This was the key message from Steve French, senior vice president at the Natural Marketing Institute (NMI), in his presentation at Vitafoods last week.
He provided insights from NMI’s supplement/OTC/Rx database of consumer perceptions across the globe, which has been continuously updated since 2005, and discussed how the different markets view their health needs and the health solutions currently available on the market.
Discussing what are the biggest health concerns for adults in the two regions, French said 38% of the US adult population is managing a heart issue, 37% are managing a digestive issue, 32% are managing a weight issue and another 32% are managing a joint issue.
Whereas, in the EU, digestive issues are the top concern (42%), followed by immune issues (39%), headaches (37%) and emotional issues (33%). So digestive issues are a commonality between the two regions, while heart health and weight are higher on the agenda for US adults and immune and emotional health are of greater concern in the EU.
In terms of consumers’ perceptions of effectiveness of supplements used for these different health issues, NMI data shows that 34% of US adults believe digestive supplements are effective, and this is a little lower in the EU, at 29%. These aren’t particularly high numbers but digestive solutions are ranked higher than solutions for any other health issues for the efficacy.
NMI data shows that there is a lot of concern around preventing COVID-19 amongst both US and EU adults (43% and 46% respectively, are concerned about this).
Heart, immune and digestive health are then the second, third and forth greatest concerns for US consumers, while cancer, heart and immune health rank second, third and forth in the EU.
Digestive, emotional and joint health are also in the top seven health concerns for both populations.
In both the US and EU, vitamin D is considered to be deficient in the diet by the most consumers, EU consumers consider magnesium to be a mineral they are highly likely to be deficient in – 31% of EU consumers perceive this compared to and only 14% of US consumers.
Both populations are also likely to perceive it as common for the diet to be deficient in calcium, vitamin C, fish oil, and iron.
When it comes to what types of products consumers use, the numbers are very similar, with 77% of US consumers and 73% of EU consumers using supplements, around 50% using prescription medicines and around 45% using OTC meds.
Looking at the top six products used in both regions, multivitamins are number one in the US (44% of consumers used in last 30 days), whereas vitamin D and Magnesium top the ranks in the EU (38% of consumers used these in last 30 days), followed closed by multivits (35%).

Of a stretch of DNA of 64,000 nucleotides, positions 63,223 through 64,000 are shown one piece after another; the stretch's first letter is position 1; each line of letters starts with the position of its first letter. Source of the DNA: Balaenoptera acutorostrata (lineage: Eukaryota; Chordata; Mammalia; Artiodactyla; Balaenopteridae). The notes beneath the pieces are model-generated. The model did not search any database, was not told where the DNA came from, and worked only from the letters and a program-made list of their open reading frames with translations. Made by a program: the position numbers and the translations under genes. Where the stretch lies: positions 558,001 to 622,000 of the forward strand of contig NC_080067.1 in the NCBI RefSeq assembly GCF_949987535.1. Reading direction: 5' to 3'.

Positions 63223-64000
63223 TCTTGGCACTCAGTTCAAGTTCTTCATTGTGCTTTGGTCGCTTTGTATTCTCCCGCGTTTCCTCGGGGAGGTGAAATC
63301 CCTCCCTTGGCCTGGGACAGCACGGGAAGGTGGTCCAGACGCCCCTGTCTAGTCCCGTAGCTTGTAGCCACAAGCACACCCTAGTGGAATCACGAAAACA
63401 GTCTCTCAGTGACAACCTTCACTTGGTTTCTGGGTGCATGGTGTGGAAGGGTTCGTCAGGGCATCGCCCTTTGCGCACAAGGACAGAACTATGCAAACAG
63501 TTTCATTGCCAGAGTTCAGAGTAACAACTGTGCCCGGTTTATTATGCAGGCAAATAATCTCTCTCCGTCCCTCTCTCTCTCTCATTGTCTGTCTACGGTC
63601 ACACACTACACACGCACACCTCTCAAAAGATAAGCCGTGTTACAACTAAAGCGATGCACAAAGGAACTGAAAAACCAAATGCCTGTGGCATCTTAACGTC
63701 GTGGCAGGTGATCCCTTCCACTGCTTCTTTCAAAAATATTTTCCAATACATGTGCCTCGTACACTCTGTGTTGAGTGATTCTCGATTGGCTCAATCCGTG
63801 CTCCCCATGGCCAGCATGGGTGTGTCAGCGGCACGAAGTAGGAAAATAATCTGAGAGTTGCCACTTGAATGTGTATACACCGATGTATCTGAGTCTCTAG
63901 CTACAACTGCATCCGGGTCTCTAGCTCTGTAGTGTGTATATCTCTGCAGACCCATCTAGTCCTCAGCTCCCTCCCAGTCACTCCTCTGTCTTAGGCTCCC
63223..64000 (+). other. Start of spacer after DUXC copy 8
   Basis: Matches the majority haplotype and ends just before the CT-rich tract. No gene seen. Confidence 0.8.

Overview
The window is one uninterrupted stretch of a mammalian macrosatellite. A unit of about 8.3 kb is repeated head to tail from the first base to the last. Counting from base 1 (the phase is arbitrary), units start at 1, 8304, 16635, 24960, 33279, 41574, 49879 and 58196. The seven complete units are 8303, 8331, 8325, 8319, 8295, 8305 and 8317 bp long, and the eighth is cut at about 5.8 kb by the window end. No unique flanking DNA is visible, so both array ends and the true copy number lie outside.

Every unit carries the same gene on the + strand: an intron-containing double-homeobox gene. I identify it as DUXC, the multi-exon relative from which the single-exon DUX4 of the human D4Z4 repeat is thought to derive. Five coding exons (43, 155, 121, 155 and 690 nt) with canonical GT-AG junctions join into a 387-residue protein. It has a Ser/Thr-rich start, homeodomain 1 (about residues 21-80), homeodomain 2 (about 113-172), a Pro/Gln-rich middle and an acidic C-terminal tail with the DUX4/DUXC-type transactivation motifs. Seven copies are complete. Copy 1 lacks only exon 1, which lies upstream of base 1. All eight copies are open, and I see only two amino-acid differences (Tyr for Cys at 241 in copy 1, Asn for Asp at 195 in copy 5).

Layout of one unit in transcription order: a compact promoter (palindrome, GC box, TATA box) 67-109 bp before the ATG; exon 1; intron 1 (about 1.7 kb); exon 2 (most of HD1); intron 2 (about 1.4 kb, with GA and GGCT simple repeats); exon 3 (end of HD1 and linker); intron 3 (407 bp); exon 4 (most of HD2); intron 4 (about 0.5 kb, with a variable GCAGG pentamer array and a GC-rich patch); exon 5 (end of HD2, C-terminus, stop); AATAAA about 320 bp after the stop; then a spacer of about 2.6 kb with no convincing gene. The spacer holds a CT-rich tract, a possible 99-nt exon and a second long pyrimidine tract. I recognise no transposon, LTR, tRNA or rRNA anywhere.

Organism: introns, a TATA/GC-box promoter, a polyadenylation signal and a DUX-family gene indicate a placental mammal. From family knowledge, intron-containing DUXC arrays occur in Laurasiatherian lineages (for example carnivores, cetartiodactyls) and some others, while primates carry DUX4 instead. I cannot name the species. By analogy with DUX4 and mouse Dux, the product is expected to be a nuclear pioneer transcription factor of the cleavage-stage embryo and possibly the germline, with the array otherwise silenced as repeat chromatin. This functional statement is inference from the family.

Vitamin C, Calcium and fish oil also rank fairly high in terms of usage in both regions.
Almost a third of both populations have increased their supplement usage in the last five years (27% in the US and 32% in the EU) – a very positive trend for this industry to see.
Barriers to entry
Looking at frequency of use, NMI data shows that only 62% of US and 55% of EU consumers are taking their vitamins and minerals once a day as recommended, and this shows a serious compliance issue and opportunity for change.
“This compliance issue is not only relevant to the world of dietary supplements but its one of the biggest issues with prescription medicines as well,” said French.
“Simple math would tell us, if we can just get that percentage up a bit there will be significant increases in terms of sales. This is a huge opportunity.”
Looking at the drivers to encourage consumers to increase usage or enter this market for the first time, French pointed out that around 50% of both US and EU adults said they would be very likely to use immune health focused supplements if they were proven effective.
Looking at those who had reduced their supplement usage in the last five years (6% in the US and 10% in the EU), cost was the top reason for this in both regions – 37% of US consumers and 30% of EU consumers.
Another reason for using these less frequently is the perception of ineffectiveness, with 26% of US and 17% of EU consumers stating this was their reason for reducing supplement use.
Other reasons for not using supplements in both geographies include: dislike taking pills, no doctor recommendation, uncertainty over what should be taken, no health issues, trust in diet to provide nutrients, and lack of proof of efficacy.
French pointed out that most non-users want to see scientific proof of efficacy in order to enter the market – 33% of US and 39% of EU consumers said they would start taking supplements if there was scientific proof that they would improve their health.
Other important factors impacting whether consumers in both regions would start taking supplements, include: unquestionable safety, price, easy digestibility, easy swallow-ability, and knowing the source of ingredients.
A promising trend revealed in the NMI data is that while prescription medicines are viewed as the most effective treatment option in both the US and EU (44% and 43% respectively say they are effective), this is very closely followed by vitamins and minerals (41% and 30%) and, even more encouraging, those numbers for vitamins and minerals are going up year-on-year.